Rosie’s #Bookreview Of #HistFic #SciFi The Alien Diaries by Glenn Devlin

The Alien DiariesThe Alien Diaries by Glenn Devlin

3 stars

The Alien Diaries is a mix of historical and science fiction. Set mainly in Virginia, the story uses a dual timeline. It opens with an extract from the diary of fourteen-year-old Kate. The year is 1778; Kate and her brothers are rescued from a life of servitude by a couple who surround themselves with objects and ideas from a futuristic era.

In modern times bookstore owner, Colin, is gifted rare books from a patron who wants him to appraise books at a house he owns in Virginia. Investor Asher Bradford also requests the presence of Maddy Prentice as caretaker, while Colin works in the library. Colin and Maddy are required to embrace the house and its contents, living day-to-day as if the time was the late 1700s. But strange noises and sightings of frightening beings have the couple desperate to leave. Unfortunately for them, an invisible barrier prevents them from exiting the grounds. During their stay, they’ve been reading Kate’s diary; it’s possible that it holds the answers to save them from the mysterious terror.

The opening chapters of this book were very intriguing, with the mix of old and new setting a good ground for a story. I liked the mystery and the historical elements. However as the book progressed, there were points which let it down. There were a lot of story threads and I wasn’t convinced that they all added enough to the story to warrant their inclusion. The latter portion of the book also needed another edit and a final proofread. It felt really rushed and there were tense issues, head-hopping and proofreading errors. As to the story, the use of diary entries made ‘telling’ the story the dominant writing style. This continued throughout the book, missing opportunities to ‘show’ the reader the story. There was also room to add depth to the main characters to give them individual nuances and unique dialogue with a good variety of emotions. Currently too much dialogue was spoken in anger, which when over-used became unrealistic.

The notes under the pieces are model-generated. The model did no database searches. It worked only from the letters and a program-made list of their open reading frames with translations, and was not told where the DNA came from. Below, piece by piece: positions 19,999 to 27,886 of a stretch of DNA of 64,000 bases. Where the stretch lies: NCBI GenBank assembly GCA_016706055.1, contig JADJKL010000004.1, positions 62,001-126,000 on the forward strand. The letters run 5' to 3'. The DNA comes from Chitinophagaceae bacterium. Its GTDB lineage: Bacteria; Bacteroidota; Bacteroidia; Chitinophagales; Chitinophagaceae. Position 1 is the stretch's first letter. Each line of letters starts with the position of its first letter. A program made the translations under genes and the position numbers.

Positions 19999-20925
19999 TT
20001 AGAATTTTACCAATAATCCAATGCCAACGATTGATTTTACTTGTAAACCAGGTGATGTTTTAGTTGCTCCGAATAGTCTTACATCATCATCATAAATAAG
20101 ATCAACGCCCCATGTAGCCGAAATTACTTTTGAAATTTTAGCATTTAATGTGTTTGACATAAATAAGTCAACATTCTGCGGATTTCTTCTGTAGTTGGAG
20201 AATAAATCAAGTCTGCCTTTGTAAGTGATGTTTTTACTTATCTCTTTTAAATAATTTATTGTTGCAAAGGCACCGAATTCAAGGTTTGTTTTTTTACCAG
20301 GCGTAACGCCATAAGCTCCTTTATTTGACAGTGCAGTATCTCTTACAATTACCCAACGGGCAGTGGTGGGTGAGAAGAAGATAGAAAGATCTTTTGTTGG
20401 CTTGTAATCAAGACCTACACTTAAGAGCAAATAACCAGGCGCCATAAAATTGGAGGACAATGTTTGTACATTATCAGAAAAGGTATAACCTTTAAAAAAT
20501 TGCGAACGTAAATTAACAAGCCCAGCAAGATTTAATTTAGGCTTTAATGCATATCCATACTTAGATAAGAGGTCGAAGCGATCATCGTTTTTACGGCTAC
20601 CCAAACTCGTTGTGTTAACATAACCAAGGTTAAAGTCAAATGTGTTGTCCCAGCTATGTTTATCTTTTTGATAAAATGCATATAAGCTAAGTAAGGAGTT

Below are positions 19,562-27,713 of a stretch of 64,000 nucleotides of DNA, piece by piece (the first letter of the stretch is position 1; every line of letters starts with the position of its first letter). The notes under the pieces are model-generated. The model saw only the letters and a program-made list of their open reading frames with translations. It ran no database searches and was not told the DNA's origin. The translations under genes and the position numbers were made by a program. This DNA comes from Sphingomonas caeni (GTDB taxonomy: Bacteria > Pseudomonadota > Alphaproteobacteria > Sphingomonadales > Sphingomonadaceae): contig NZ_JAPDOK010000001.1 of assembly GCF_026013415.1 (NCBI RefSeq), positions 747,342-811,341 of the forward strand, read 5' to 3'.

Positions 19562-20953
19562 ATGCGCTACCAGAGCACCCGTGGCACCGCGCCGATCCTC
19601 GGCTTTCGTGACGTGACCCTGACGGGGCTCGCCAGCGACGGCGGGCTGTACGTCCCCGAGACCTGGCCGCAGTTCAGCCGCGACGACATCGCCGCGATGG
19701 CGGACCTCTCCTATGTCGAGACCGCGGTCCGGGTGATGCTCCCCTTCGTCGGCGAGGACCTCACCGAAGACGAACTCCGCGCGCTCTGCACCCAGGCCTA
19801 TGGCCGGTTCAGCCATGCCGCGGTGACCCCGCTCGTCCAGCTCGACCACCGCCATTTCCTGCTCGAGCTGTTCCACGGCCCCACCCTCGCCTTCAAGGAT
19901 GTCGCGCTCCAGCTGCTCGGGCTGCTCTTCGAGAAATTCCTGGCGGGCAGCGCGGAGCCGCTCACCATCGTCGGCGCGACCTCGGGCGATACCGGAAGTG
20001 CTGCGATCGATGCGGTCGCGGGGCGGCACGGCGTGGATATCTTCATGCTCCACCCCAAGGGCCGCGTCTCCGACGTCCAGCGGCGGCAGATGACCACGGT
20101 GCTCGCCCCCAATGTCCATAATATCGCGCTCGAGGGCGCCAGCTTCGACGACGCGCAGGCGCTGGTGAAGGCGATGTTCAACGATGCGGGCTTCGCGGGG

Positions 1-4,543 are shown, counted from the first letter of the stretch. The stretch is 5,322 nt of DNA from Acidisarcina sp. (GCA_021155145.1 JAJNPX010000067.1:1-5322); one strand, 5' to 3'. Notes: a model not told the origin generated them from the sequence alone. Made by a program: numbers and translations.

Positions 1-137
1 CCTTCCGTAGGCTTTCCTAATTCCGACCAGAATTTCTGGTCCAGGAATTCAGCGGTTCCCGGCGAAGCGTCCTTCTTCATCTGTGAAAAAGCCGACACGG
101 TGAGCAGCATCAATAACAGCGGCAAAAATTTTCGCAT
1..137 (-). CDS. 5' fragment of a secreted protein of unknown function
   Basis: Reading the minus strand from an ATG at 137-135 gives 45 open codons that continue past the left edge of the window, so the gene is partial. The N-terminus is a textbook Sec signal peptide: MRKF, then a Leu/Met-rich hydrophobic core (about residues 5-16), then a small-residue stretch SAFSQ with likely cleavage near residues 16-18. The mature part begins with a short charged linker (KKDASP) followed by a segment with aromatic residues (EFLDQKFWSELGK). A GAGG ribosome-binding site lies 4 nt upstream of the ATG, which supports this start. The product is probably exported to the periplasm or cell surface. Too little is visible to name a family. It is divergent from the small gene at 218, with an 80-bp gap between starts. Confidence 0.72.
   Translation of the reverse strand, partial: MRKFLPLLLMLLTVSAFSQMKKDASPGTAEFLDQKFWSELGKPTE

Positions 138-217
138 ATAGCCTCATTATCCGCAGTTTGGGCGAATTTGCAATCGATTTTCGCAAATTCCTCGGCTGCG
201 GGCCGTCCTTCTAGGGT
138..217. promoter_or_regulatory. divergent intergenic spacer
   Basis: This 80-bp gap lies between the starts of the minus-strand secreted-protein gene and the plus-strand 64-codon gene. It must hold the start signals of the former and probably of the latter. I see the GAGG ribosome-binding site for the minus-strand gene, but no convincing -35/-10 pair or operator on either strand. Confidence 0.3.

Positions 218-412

In summary, the book has a lot going for it, but it needs a tidy up and re-working of some of the weaker areas that let it down.

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Book description

While appraising old and rare books at a restored colonial plantation, a book collector stumbles across a series of diaries that chronicle an alien visitation in 1781.

A mysterious elderly stranger offers Colin Brayton, a bookstore owner, the job of appraising old books at a desolate colonial plantation. While working on the books, Colin stumbles across a series of diaries written in the late 1770s by fourteen-year-old Kate Dibble that chronicle an alien visitation.
Colin attempts to navigate a delicate balance between solving the mystery of the diary and simmering tensions with the beautiful, but aloof caretaker, Madeline Prentice. The strained relationship reaches a boiling point as a thunderstorm descends over the desolate property and prevents them from leaving. A malicious winged being emerges from the storm and demands the presence of The Ancient One in three days. When the diary hints of a buried spaceship, Colin and Maddy must put aside their differences to find the ship for their safety, and solve the mystery of the diary that hints at who The Ancient One is before the being seals their fate.

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